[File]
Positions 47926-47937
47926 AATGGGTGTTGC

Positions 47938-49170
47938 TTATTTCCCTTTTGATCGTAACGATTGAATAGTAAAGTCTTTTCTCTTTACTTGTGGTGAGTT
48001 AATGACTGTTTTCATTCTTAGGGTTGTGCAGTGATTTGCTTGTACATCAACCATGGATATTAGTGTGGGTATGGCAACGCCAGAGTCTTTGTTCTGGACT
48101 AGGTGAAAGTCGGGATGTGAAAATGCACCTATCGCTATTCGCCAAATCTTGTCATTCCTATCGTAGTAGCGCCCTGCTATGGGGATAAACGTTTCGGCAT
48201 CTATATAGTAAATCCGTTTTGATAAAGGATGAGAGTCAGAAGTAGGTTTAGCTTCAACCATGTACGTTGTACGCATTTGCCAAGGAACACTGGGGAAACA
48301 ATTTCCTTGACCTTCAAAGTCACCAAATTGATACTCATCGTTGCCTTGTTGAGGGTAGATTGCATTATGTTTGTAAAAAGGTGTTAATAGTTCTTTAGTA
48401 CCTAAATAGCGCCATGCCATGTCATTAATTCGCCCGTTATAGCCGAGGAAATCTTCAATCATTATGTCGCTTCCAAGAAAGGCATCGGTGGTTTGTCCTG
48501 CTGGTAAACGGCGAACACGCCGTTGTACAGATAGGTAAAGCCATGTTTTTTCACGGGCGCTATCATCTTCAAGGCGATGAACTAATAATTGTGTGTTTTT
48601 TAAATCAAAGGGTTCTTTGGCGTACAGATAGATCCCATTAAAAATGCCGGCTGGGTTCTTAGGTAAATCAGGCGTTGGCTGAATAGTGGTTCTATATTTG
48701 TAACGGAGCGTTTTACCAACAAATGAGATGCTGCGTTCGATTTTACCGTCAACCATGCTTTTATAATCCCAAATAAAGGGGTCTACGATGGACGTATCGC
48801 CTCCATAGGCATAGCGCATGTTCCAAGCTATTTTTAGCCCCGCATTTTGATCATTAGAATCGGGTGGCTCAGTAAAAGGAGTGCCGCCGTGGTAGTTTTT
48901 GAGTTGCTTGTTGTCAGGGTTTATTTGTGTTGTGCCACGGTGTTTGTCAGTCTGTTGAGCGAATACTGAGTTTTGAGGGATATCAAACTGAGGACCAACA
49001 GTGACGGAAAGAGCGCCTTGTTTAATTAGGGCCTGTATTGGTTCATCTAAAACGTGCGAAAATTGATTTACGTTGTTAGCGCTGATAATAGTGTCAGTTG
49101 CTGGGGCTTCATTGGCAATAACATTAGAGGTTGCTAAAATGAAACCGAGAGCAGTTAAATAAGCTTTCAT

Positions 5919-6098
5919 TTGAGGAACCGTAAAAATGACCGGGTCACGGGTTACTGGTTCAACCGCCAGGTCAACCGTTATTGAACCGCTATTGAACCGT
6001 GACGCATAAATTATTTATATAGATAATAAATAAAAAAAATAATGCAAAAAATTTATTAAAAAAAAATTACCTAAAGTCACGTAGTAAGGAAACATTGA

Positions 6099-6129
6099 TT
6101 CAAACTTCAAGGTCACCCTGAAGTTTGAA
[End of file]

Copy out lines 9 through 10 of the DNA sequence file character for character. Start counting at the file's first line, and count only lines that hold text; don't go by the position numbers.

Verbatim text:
48401 CCTAAATAGCGCCATGCCATGTCATTAATTCGCCCGTTATAGCCGAGGAAATCTTCAATCATTATGTCGCTTCCAAGAAAGGCATCGGTGGTTTGTCCTG
48501 CTGGTAAACGGCGAACACGCCGTTGTACAGATAGGTAAAGCCATGTTTTTTCACGGGCGCTATCATCTTCAAGGCGATGAACTAATAATTGTGTGTTTTT